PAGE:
Our dear friend Dr. Terry Johnson has some great insights into these matters and a biblical philosophy of parenting:
We have urged that understanding the doctrine of original sin is the key to Christian parenting. Mothers and fathers need to understand that their children are from birth both guilty and corrupt; they have inherited both condemnation and depravity. This unsentimental, open-eyed view of one’s children will help to ensure a disciplined home: parents will require first-time obedience; they will forbid backtalk, whining, and tantrums; and they will insist upon conformity to the family schedule and routines. Children will thereby quickly learn that they are not the center of the universe and all things do not exist to serve them. By saying these things we are saying nothing new, as can be seen by the language of the traditional baptismal vows.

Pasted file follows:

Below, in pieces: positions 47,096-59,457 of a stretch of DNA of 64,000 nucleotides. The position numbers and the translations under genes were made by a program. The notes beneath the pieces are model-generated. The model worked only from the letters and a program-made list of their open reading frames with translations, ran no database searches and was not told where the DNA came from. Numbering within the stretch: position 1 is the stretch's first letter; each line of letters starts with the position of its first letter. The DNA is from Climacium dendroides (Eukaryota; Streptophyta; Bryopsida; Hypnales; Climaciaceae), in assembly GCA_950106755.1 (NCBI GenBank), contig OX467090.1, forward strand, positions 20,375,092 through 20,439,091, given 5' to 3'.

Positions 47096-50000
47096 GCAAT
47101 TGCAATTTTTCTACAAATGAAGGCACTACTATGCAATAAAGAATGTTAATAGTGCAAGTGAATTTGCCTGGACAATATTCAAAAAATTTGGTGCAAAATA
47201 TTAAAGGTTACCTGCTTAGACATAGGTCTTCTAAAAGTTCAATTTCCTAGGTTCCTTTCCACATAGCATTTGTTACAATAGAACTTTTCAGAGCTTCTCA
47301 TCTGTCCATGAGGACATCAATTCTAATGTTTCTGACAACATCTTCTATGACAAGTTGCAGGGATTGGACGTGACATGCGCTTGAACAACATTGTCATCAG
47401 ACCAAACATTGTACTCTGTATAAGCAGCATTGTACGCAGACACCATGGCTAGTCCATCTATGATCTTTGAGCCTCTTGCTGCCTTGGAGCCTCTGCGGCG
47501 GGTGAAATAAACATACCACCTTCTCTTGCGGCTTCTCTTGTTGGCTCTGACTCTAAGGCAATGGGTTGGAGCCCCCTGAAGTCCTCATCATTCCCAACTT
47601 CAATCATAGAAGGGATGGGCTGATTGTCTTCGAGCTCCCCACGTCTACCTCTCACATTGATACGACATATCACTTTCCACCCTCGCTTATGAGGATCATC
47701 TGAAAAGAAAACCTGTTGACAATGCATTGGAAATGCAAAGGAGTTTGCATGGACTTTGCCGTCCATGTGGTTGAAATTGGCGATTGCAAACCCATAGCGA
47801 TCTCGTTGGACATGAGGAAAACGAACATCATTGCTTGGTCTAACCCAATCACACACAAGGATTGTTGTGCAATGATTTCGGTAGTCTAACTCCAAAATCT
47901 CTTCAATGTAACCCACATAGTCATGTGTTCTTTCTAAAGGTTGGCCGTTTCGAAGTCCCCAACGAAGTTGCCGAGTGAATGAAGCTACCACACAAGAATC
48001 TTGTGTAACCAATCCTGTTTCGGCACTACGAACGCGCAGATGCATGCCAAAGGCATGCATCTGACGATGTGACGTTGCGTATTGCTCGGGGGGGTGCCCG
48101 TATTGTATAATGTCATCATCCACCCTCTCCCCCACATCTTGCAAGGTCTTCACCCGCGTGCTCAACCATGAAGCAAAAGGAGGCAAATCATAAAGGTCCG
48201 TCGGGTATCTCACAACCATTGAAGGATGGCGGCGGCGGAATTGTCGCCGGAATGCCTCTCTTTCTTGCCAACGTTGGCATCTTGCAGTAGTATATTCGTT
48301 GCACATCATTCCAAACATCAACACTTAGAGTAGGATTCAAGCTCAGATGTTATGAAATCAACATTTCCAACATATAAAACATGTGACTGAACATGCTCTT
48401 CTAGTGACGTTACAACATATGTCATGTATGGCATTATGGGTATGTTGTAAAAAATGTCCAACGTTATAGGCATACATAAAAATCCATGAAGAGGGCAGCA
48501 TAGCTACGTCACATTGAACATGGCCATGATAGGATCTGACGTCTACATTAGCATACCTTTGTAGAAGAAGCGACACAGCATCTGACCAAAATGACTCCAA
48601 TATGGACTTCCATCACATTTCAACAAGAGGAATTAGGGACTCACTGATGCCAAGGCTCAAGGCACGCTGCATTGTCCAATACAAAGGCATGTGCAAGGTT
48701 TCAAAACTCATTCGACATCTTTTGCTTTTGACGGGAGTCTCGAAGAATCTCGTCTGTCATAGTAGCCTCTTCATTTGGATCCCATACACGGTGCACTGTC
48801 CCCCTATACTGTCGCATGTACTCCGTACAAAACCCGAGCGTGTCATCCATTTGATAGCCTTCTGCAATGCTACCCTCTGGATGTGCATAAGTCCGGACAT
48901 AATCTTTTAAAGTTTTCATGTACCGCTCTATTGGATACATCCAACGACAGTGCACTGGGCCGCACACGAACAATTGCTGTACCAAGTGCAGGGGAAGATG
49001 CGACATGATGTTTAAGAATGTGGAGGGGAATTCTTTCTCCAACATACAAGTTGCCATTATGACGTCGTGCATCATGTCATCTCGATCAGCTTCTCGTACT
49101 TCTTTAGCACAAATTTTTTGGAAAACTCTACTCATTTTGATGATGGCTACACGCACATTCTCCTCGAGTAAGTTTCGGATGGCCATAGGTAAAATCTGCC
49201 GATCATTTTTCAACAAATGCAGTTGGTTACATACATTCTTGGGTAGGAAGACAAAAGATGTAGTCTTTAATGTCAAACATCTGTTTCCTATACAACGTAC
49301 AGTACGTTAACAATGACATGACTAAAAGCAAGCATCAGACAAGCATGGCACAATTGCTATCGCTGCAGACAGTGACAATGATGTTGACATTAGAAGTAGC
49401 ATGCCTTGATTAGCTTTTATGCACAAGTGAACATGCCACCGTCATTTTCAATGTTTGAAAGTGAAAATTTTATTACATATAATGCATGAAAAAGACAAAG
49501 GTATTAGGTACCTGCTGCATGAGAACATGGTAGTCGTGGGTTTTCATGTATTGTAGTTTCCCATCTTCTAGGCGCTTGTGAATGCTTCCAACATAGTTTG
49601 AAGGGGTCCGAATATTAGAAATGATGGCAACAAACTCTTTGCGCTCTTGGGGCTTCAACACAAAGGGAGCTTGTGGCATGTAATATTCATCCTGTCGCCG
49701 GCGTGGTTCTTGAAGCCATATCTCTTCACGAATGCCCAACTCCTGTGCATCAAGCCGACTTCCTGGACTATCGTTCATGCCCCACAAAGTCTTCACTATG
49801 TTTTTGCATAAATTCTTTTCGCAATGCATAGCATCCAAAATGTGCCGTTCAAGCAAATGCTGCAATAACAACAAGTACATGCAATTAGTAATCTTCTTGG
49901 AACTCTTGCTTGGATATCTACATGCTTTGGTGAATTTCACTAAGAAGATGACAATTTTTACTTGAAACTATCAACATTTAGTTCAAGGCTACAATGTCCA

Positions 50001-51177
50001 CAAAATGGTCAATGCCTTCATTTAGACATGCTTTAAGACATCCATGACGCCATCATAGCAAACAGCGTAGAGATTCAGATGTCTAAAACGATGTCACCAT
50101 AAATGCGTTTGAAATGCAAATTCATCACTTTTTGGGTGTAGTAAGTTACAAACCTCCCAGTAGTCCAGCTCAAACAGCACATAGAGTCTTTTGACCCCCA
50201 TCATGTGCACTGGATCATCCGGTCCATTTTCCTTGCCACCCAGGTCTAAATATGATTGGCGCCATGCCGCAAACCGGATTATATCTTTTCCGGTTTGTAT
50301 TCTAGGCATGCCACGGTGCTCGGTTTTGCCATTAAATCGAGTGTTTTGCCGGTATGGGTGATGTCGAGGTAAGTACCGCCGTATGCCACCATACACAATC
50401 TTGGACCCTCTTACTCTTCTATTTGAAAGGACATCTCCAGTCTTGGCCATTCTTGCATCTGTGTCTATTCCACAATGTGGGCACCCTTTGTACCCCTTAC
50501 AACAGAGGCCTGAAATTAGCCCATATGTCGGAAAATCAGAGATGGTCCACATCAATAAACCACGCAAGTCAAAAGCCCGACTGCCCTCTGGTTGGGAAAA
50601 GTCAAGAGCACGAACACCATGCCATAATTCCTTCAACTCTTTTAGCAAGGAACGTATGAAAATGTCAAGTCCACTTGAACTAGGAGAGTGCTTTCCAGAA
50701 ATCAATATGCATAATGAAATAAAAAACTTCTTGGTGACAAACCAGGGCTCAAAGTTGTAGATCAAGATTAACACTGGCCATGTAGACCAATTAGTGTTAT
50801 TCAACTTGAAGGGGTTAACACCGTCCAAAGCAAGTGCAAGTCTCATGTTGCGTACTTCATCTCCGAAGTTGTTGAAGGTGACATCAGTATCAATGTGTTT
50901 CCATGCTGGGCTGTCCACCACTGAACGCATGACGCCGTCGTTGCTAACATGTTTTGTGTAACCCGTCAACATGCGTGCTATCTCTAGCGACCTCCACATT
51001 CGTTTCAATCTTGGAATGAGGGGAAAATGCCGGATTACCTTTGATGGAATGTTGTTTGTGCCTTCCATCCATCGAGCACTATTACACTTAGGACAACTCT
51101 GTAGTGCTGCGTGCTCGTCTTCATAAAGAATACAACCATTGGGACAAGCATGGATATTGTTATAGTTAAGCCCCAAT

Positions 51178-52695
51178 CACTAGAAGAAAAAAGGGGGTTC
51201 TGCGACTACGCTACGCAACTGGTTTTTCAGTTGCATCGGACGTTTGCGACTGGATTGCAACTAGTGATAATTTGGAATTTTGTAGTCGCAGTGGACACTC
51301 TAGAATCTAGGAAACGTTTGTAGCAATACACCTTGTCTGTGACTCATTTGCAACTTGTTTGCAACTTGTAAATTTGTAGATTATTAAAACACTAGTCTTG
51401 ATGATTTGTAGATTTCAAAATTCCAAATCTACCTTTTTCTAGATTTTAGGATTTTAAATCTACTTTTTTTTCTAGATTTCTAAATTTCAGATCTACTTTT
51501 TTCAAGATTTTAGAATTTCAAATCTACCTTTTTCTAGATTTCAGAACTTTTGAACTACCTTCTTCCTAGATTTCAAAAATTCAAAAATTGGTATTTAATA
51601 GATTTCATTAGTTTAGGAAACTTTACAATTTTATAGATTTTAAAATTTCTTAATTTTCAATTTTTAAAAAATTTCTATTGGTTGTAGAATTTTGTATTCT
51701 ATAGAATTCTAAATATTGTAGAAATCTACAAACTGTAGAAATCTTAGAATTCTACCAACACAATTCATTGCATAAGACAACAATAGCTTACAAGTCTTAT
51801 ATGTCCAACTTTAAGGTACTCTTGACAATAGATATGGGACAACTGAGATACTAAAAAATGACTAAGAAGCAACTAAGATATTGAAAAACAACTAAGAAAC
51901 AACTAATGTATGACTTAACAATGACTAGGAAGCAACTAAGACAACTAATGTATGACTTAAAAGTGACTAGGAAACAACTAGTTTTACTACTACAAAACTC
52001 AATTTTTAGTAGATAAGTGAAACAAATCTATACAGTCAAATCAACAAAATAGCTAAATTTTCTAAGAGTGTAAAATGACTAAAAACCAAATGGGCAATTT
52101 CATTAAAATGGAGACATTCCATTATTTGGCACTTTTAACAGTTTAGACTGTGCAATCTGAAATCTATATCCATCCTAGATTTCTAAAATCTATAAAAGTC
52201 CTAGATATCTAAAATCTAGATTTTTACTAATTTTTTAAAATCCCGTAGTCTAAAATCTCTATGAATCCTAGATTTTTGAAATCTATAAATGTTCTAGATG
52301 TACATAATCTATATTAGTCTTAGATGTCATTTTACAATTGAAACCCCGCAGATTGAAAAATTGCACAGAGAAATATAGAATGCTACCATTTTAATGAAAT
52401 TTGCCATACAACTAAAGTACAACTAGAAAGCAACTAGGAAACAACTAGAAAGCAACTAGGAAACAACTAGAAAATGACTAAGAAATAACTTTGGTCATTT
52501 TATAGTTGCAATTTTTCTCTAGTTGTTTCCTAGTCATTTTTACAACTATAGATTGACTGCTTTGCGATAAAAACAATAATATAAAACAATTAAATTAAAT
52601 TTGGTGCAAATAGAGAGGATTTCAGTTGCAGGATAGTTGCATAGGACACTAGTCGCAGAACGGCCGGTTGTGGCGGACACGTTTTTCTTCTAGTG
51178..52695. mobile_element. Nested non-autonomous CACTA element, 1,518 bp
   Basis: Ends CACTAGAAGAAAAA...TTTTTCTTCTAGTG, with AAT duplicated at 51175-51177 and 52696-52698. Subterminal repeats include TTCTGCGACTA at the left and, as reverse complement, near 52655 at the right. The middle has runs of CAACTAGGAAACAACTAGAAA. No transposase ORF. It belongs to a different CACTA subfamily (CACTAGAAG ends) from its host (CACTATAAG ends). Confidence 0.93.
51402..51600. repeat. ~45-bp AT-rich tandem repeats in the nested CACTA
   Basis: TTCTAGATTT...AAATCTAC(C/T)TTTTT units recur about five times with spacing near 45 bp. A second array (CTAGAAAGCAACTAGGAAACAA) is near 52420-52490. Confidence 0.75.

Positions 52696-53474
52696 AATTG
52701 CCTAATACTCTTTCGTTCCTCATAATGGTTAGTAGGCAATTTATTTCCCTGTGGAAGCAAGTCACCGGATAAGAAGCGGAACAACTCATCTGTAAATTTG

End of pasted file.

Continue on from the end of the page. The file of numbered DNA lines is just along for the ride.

Once the reality of original sin truly has sunk in, one is ready to follow through on the second and yet most important principle of Christian parenting: relying on God’s grace. Weaken the doctrine of original sin and one may settle for “Pelagian Child-Rearing” or “Arminian Child-Rearing.” In other words, if the impact of sin is not so bad, grace is not so needed. However, if sin’s corrupting effects are immediate upon conception and pervasive, an ocean of grace is needed if our children are to be savingly reared. This conviction lies behind the first parental baptismal vow as stated in the Presbyterian Church in America’s Book of Church Order:
Do you acknowledge your child’s need of the cleansing blood of Jesus Christ, and the renewing grace of the Holy Spirit?